Body Length= 6.5 mm (female). Head. Head very wide, 2x head length (excluding antennae); eyes widely separated, frons width at narrowest point 3x width of ocellar tubercle; eye relatively small and globose; frons broadly concave, glossy brown with glaucous (pale bluish) grey pubescence, irregular raised callosities around antennal base and along eye lower margin, callosities with dark erect setae of varying length; parafacial with silver pubescence and glabrous band between antennal base and eye margin; occiput broadly rounded convex with glaucous grey pubescence and scattered erect black macrosetae, longer macrosetae along postocular ridge, medium length on occiput admixed with very short setae; gena rounded with grey-silver pubescence, admixed with short, erect white setae, darker anteriorly, angular process projecting anteriorly from gena with short dark setae; mouthparts reduced, proboscis narrow, barely protruding from oral cavity, palpus not observed as oral cavity obscured; antenna 2× length of head; scape shorter than head length, glossy dark yellow, bulbous and non-symmetrical in lateral view, with dark erect macrosetae (longer ventrally), absent medially, sparse pubescence on medial surface; pedicel brown with row of erect dark macrosetae; flagellum length equal to head, basal flagellomere large, paddle-shaped, style terminal. Thorax. Cuticle dark yellow to brown with dense glaucous grey pubescence, scutum with diffuse medial stripe and light brown patches laterally on prescutal area and supra-alar callus; scutal pile as short dark setae; scutellum dark yellow, overlain with uniform grey pubescence; pleuron dense glaucous grey pubescent with short pale setae on postpronotum, postcervical sclerite, anepisternum, and katatergite; coxae grey glaucous pubescent with short pale setae on anterior surfaces, macrosetae few in number, black; legs dark brown with short dark setae; basitarsus equal length to remaining tarsomeres combined; tarsal segments with short macrosetae apically; tarsal claws short, straight, elongate terminal setae extending from apical segment (one setae on fore and mid leg, three setae on hind leg); haltere stem light brown, knob cream; wing membrane smoky infuscate due to dense microtrichia, darker anteriorly around pterostigma; scutal chaetotaxy (macrosetae pairs): notopleural, 3; supra alar, 1; post alar, 1; dorsocentral, 2; scutellar, 1. Abdomen. Cuticle glossy dark brown, posterior margins and intersegmental membranes of all segment yellow to white, tergites dark yellow along narrow posterolaterally margin; sparse short dark setae on all segments, denser posteriorly and on terminalia. Female genitalia. Acanthophorite spines reduced in size; sternite 8 emarginate along posterior margin, upturned and strongly convex with elongate setae admixed with shorter setae; furca rectangular, broad at base with two openings.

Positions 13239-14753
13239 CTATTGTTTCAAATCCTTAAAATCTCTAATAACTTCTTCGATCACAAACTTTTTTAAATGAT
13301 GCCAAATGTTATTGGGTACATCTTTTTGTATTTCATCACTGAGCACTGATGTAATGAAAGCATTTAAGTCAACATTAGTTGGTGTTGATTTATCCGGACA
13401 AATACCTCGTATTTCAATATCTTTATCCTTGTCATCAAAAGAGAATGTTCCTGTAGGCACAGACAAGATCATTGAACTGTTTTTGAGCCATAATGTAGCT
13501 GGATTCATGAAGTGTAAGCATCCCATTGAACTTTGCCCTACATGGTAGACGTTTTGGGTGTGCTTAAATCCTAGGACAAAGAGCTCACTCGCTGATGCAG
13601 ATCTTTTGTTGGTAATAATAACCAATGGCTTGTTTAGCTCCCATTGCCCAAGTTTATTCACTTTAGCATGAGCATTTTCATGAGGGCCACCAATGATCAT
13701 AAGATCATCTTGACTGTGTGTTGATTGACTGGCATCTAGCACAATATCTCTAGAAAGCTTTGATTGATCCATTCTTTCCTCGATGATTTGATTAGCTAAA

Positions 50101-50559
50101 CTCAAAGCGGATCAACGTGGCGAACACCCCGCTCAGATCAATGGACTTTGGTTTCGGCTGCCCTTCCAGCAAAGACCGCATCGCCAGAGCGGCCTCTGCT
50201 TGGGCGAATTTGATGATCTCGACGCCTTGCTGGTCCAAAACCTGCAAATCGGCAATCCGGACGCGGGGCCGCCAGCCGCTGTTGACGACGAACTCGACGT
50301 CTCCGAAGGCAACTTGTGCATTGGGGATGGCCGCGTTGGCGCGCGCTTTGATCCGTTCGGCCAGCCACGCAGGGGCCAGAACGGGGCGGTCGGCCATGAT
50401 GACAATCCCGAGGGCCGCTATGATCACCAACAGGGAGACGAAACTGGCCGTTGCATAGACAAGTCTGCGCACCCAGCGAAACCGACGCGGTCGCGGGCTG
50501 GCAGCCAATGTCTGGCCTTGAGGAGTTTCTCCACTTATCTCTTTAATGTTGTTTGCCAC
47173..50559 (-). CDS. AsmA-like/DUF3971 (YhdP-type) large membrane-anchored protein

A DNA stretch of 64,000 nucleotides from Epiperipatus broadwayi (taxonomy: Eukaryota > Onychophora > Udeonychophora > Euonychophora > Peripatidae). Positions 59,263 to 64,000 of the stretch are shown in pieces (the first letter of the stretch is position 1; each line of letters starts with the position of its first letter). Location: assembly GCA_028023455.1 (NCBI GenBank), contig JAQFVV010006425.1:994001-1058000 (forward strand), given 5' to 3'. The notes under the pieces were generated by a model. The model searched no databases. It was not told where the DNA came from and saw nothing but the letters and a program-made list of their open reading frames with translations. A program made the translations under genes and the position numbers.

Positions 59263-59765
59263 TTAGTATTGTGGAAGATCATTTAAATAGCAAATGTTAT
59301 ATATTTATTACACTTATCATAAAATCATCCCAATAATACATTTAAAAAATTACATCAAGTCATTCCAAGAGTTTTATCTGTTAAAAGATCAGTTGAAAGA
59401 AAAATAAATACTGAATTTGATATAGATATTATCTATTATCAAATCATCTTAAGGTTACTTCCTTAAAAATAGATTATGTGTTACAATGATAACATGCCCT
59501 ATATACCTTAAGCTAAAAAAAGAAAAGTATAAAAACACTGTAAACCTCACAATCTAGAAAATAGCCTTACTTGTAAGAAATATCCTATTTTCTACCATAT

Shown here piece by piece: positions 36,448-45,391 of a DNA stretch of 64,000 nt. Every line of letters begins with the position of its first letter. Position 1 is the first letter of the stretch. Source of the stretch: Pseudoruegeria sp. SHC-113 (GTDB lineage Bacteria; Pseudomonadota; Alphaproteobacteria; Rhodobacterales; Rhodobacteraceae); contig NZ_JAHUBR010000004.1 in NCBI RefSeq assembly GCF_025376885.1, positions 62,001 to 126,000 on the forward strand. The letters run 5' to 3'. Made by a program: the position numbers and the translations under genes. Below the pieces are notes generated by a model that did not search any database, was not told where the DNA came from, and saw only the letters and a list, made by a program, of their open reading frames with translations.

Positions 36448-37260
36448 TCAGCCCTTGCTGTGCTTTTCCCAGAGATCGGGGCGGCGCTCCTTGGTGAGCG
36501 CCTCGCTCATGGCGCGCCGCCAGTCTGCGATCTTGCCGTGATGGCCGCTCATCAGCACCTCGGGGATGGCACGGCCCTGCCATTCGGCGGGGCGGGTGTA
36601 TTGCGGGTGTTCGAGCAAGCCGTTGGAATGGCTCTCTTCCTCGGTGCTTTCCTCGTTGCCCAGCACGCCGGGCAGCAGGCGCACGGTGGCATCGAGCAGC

Figure 1.

Salwaea burgensis gen. et sp. n., female Holotype habitus, dorsal view, body length 6.5 mm.

Figure 2.

Salwaea burgensis gen. et sp. n., female Holotype habitus, oblique view, body length 6.5 mm.


The species epithet is derived from the type locality, Burg (meaning tower in Arabic), or more recently Borg El-Arab, and is located within Alexandria, Egypt.


The male of Salwaea burgensis gen. et sp. n. is unknown. The body length is relatively short with a body length of 6.5 mm in the only known female specimen. The type locality is today very close to developed urban areas and this species may possibly be locally extinct there. It is remarkable that despite modern collecting efforts in Egypt and adjacent countries, no further specimens of this stiletto fly have been found.

Figure 3.

Salwaea burgensis gen. et sp. n., female Holotype habitus, lateral view, body length 6.5 mm.

Figure 4.

Salwaea burgensis gen. et sp. n. A female head, lateral view B wing C female terminalia, lateral view. Abbreviations: A1 acanthophorite spines c cercus h hypoproct t7–10 tergites 7–10 s7–10 sternites 7–10. Scale line = 0.2 mm.

Figure 5.

Salwaea burgensis gen. et sp. n., Female furca of various Phycinae. Thereva included for comparison. Figures not to scale.

Key to Palaearctic genera of Phycinae
1 Wing costal vein ends in radial or medial fields 2
Wing costal vein ends at CuA2+A1 6
2 Flagellum large and paddle-shaped (Fig. 4A); costal vein ending just past R4 (Figs 1, 4B) Salwaea gen. n
Flagellum turbinate, conical to elongate cylindrical, never paddle-like; costal vein terminating at or beyond R5 3
3 Wing costal vein ends at CuA1+M3; male frons wider than ocellar tubercle Yemenia Koçak & Kemal, 2009
Wing costal vein ends at R5, M1 or M2; male with eyes contiguous 4
4 Head height greater than length; frons usually with black spot or line medially; costal vein ends at R5; relatively small individuals (< 5.0 mm body length) Efflatouniella Kröber, 1927 (in part)
Head height subequal to length; frons usually without medial mark; costal vein ends in medial field; larger individuals, usually greater than 5.0 mm 5
5 Wing costal vein ending at M2 Ruppellia Wiedemann, 1830
Wing costal vein ending at M1 Acathrito Lyneborg, 1983
6 Flagellum elongate, longer than head Phycus Walker, 1850
Flagellum shorter than head 7
7 Hind coxal knob absent Actorthia Kröber, 1912 (13 spp.)
Hind coxal knob present 8
8 Head height greater than length; frons usually with black spot or line medially; body covered with extensive glaucous grey pubescence; prosternum without pile in central depression; wing with discal cell truncated basally; antennal scape not elongate or bulbous; small specimens (body length < 5.0 mm body length) Efflatouniella Kröber, 1927 (in part).
Head height subequal to length; frons usually without medial mark; body uniformly black, without extensive grey pubescence; prosternum with pile in central depression; wing with discal cell acute basally; antennal scape elongate, frequently bulbous; larger specimens (body length usually > 5.0 mm) Salentia Costa, 1857

Thank you to Donald Webb and an anonymous reviewer for their helpful comments on the draft manuscript. Thank you also to Dr. Neveen S. Gadallah for permission to borrow the type specimen from the Cairo University Collection.